A recent poll by Forbes Health has revealed that “improving fitness” is the top New Year’s resolution for 2024, with nearly half of respondents (48%) vowing to get more physical in the coming months.
According to the cycling experts at Merlin Cycles, simple things such as changing your daily routine are one of the key elements to sticking to this resolution.
As we’re coming towards the end of winter and welcoming in the slightly warmer weather, you may decide to commute to work by bike instead of driving or using public transport.
For those keen to pick up this habit, the experts at Merlin Cycles have published a beginner’s guide to commuting by bike, which lists five helpful tips and guidance to make swapping your vehicle for a bike even easier:
1. Choose the more accessible paths
“A little bit of planning goes a long way with your commute to work route. Avoiding busy major roads and incorporating sections of bike paths and shared paths will reduce the stress of riding in traffic.
“Similarly, riding through parks, green spaces, canal tow paths, or off-road (if your bike is up to it) can all make your ride to work a much more enjoyable experience than sitting in motor traffic or on a crowded train.”
2. Consider the distance and terrain
“Riding 30 miles on a weekend is different from riding 30 miles to work, performing your job, and then riding 30 miles home. Be realistic; if you live 30 miles away from work, it just might not be doable long-term, day in and day out.
“Commuting to work is ideal for those who live less than 10 miles from work or 15 miles for more experienced, fitter riders. A commute time of less than an hour seems less daunting on a regular basis; depending on your route to work, a bike commute might not take much more time than the car, bus, or train. It is a great way to get daily exercise too.”
3. Make sure your bike is equipped
“As well as ensuring your bike is comfortable and able to roll along at a rapid speed, making sure it’s equipped with the following features will ensure safety for you and others around you.
- Bell: This must be fitted If your ride involves shared dual-use paths.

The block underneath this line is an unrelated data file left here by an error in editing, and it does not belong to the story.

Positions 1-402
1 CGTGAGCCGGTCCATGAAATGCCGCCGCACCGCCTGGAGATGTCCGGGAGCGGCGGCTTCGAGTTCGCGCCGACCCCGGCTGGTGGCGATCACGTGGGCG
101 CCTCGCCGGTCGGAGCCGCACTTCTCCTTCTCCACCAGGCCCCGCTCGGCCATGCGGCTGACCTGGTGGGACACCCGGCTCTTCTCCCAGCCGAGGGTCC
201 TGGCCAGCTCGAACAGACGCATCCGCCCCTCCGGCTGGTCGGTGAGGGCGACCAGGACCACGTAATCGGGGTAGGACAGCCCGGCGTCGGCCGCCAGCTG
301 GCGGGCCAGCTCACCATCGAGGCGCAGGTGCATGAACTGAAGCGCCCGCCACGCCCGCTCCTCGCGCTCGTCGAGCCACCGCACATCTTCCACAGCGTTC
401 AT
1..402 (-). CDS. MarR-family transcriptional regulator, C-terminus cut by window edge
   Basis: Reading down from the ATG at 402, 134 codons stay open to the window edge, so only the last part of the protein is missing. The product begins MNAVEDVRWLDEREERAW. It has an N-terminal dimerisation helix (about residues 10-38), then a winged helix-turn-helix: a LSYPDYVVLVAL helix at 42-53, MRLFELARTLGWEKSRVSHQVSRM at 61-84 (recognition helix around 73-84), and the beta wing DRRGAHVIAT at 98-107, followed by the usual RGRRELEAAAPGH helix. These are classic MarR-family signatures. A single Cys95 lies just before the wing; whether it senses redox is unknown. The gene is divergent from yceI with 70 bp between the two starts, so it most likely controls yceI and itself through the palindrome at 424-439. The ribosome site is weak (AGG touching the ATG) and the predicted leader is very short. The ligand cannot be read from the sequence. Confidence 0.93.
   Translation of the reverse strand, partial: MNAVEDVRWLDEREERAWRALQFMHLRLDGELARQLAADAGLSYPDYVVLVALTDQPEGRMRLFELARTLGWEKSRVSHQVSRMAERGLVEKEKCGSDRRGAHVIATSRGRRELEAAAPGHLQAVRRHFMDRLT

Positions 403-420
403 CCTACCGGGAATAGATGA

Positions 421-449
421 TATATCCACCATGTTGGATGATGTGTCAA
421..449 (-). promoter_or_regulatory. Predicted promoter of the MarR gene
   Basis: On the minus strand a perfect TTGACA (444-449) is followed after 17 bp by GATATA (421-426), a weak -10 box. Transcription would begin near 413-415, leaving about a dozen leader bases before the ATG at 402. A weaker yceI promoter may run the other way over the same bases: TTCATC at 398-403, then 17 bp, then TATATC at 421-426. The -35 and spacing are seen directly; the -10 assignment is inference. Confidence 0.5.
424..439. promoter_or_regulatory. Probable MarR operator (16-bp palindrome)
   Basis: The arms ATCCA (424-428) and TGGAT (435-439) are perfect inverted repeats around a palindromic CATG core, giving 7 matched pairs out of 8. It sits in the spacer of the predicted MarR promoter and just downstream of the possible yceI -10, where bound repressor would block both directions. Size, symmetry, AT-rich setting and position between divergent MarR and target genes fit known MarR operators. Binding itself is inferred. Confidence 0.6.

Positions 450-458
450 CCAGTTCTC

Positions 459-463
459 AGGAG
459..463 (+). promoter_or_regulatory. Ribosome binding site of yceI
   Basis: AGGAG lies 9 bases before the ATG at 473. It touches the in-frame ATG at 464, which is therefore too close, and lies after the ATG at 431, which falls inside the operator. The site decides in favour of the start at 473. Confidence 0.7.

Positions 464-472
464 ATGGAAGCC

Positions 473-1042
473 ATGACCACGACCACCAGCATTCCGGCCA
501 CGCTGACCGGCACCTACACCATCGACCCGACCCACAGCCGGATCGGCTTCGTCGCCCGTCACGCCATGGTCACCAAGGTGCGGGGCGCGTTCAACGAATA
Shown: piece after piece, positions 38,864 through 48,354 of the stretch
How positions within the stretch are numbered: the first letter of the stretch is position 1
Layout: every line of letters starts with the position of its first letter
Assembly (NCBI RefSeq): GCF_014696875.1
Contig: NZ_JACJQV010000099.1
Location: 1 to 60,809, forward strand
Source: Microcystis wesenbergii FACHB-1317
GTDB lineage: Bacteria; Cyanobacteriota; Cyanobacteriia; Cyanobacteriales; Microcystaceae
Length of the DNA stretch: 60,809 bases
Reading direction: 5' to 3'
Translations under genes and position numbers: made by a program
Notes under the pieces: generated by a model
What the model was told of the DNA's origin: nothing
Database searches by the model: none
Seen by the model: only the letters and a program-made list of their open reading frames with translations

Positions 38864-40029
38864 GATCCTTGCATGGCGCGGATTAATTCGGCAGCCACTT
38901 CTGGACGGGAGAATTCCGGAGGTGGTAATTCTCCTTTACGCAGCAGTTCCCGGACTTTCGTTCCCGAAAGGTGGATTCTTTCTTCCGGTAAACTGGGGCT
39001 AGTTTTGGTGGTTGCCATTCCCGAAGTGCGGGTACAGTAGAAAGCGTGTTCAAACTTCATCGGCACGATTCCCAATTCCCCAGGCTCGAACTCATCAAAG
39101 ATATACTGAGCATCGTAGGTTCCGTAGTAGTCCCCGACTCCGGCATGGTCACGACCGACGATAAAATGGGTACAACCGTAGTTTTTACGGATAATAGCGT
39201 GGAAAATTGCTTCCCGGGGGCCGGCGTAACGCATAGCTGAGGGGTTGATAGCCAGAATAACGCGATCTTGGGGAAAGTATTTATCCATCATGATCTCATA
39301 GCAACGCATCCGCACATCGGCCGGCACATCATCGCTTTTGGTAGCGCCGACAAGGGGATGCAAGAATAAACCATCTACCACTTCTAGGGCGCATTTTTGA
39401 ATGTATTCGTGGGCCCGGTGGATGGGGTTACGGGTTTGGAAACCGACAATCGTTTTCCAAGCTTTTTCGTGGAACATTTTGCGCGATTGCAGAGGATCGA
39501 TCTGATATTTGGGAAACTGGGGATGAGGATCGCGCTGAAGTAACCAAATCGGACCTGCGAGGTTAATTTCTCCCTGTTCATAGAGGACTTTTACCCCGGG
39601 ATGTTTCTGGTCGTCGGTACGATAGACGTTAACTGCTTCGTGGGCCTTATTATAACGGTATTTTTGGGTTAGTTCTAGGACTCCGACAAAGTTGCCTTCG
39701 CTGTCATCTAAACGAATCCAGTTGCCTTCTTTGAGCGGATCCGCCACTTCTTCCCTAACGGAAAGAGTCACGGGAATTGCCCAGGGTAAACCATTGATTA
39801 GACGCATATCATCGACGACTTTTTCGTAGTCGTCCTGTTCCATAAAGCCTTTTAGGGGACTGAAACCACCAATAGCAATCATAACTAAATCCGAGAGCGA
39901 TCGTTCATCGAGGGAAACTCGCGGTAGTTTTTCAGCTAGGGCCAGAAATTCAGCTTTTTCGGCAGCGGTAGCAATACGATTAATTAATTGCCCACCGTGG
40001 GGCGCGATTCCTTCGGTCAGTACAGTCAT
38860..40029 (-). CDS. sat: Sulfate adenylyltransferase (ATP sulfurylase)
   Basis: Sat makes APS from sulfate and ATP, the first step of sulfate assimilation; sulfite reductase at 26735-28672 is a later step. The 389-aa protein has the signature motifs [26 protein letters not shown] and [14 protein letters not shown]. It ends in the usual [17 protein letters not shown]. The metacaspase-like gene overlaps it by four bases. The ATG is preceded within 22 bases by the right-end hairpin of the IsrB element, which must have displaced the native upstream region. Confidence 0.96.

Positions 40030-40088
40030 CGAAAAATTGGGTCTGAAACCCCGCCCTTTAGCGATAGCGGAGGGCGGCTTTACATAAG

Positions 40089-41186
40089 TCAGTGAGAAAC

- Mudguards: If you are riding in all weather, mudguards or fenders will keep you much drier and cleaner. All bikes can fit mudguards these days, even ones without mudguard “eyelets”.
- Lights: Rechargeable USB lights are a great option; just make sure the runtime is greater than your ride time and consider carrying a spare light too. Many riders choose to use daylight running lights for extra visibility when riding in traffic.
4. Be mindful of parking
“The best option is to have your bike right next to your workspace, so you can keep an eye on it. However, this is not always practical or possible.
“The next best option is to have a workplace bike storage room or corner where bikes can be locked and only accessible to you and work colleagues. The least secure option is to lock your bike out in the open; if you have to do this, you will need to minimise the chances of your bike being stolen.”
5. Lock it the right way
“When it comes to locking your bike, use a proper bike lock. Locks from specialist manufacturers are far more difficult to break or remove than a cheap supermarket lock.
“A key tip here is to lock both wheels and the frame to an immovable object, with the lock mechanism facing away from passers-by and above the ground. This in turn makes a potential lock-break attempt more awkward and time-consuming.”